Marketing Monday: The Results
So if you read last week's blog, you know we planned a sale, and now I can run this thing down by the numbers:

  • 0-dollars spent on this ad campaign
  • 1- That's the total number of books sold
  • 1- That's the total number of reviews garnered from this promotion.
  • 5-The number of stars in the review we got. You should read it, they said some really nice things about us
  • 1.9+ million- starting sales rank (general Amazon ranking)
  • ~1.2 million mid day rank after our 1 sale, but before the review (general Amazon ranking) 
  • 185,791 end of day (well, just before I went to bed) and after the review (general Amazon rank)
  • 11,460 in Fairy Tales beginning of day
  • 1565 in Fairy Tales end of day
  • 12,966 in Mythology/Folktales beginning of day
  • 2124 in Mythology/Folktales end of day
  • 21803 in Short Reads (under of two hours or less than 60 pages) beginning of day
  • 1751 in Short Reads end of day

So what do all of these numbers mean? 

Some answers. First of all, the lone sale definitely came from filling out the forms and putting ourselves on the weblists. Since we didn't pay to get into these email campaigns and websites, I guess you could say we got what we paid for. Fine. I also know that this definitely means that me and my other co-authors have totally tapped out our fan bases for this book. I know this because I know the sale came in before midday (my time) and we put out our social media blitzes afterwards. 

Secondly, despite the fact we only picked up one sale, it tells us a little something about Amazon and their ranking system, which should help us going forward. While the Amazon algorithm is this well kept secret, and I am definitely not in the camp of "chase the algorithm", I do think we should all have an intuitive feel for what Amazon wants in a book and what it takes to get Amazon to "work for us."

First of all it tells me that review matter. Look at that general Amazon ranking on the day we sent out the emails. It went up after the sale. I just did a quick check before going to my kid's soccer game. I didn't have notepaper handy, so I didn't write anything down in the other categories, but...I did text the general number to tell my husband we had a sale. I know at this point we did not have the review because I refreshed the page to update the numbers.

It was a soccer day, and my schedule was pretty packed, so I didn't have a chance to check the numbers again until right before bed. I was shocked to find we only had one sale, and yet our rank had climbed after the review. It was a great review, and that made me feel good. But I didn't think a single review would move the needle so much. It did. So what conclusion to draw?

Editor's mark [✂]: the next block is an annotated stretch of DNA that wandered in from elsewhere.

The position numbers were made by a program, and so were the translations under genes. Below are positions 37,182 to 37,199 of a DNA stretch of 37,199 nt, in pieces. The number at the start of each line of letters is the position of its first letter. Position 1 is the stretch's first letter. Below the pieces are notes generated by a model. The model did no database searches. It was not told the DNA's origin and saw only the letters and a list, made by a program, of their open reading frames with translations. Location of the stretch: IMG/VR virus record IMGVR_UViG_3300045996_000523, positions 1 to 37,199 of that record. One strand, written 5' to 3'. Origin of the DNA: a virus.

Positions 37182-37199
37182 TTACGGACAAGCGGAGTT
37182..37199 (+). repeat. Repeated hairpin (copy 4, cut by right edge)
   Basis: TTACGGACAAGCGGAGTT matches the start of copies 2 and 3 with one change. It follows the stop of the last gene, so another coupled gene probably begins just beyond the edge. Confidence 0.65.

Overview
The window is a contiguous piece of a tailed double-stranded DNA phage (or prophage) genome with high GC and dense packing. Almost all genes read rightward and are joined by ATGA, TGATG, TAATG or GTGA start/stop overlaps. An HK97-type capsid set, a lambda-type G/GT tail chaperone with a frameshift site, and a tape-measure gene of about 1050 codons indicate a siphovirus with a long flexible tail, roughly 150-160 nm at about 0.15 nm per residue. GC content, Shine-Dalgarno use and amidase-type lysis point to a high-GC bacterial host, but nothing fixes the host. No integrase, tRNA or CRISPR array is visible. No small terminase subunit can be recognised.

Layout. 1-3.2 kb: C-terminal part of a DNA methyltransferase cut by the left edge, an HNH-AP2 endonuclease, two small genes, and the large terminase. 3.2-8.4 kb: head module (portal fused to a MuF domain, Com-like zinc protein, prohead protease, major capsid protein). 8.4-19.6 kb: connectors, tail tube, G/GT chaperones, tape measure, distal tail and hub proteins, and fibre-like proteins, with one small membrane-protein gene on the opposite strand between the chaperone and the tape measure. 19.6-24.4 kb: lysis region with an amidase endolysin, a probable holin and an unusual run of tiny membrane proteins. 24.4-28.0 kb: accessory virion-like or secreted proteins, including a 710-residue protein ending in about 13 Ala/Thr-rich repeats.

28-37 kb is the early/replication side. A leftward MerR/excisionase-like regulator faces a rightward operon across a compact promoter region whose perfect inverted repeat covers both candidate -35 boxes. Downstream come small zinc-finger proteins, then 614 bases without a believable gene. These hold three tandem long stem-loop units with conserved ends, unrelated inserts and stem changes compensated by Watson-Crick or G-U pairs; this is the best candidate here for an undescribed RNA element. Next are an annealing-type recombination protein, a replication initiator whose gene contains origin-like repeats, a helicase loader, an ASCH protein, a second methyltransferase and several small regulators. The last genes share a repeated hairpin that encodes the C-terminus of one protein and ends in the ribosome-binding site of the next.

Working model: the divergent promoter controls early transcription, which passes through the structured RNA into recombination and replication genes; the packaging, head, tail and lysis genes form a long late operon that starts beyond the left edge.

It means that having good reviews in important. But I think even more importantly, in the proportion of  good reviews to books sold. I mean, that was a HUGE jump! So I have to ask myself why? And it occurs to me we have two possible explanations. 

1) A lot of books sell about as many copies as we have sold, but most of them don't have any reviews. Having reviews posted in about the the time it would have taken for a customer to read it, and having the review posted as an "Amazon Verified Purchase" weighs into the algorithm. Amazon now assumes as it's day one of our sale, and we've gotten a good review, then our book is "stickier" than other books with our sales level and bumps us up the ranks.

2) Our ratio of total books purchased to total books reviewed and review well makes us "better" than other books with the same level of sales and more likely for their customers to want it. 

Why is it important? Well, this gets into the little "also bought" line at the bottom of your book page on Amazon. Ranking plus data = and "also bought" list. I think if we had sold enough books to get an "also bought" line at the end of our books, then we would have moved up the pages on the also bough lists of similar items. It's just a theory, but also boughts are important. Why? Well, this is where your coattails are. In order for the Amazon algorithms to kick in it has to have enough data and be worth Amazon's time. 

If also boughts didn't work, Amazon would not keep showing them. And this is based on Amazon, and their math nerds. They track down variables, run the data, and show their customers what they believe their customers want and therefore get more of their customer's dollars. If you are considering running AMS ads (Amazon Marketing Services) or Facebook ads you need to sell enough books to get an also bought list. If you are writing a first in a series, these books should be by a bunch of different authors (later in the series, you are most likely to get your own books, you'll have to scroll to get to other people's works). You want to target these other author's readers. Look, readers read. And as an author, you know that even the fastest writing author can only put out so many books a year. You aren't stealing this author's readers, you are giving this author's readers filler while they wait for the next book to come out. Pick authors whose rankings are higher than yours. Read their also bought lists, target those authors' readers as well. Bit by bit you will build up a fan base to keep your writing career on target.

I hope I've given you something to think about.




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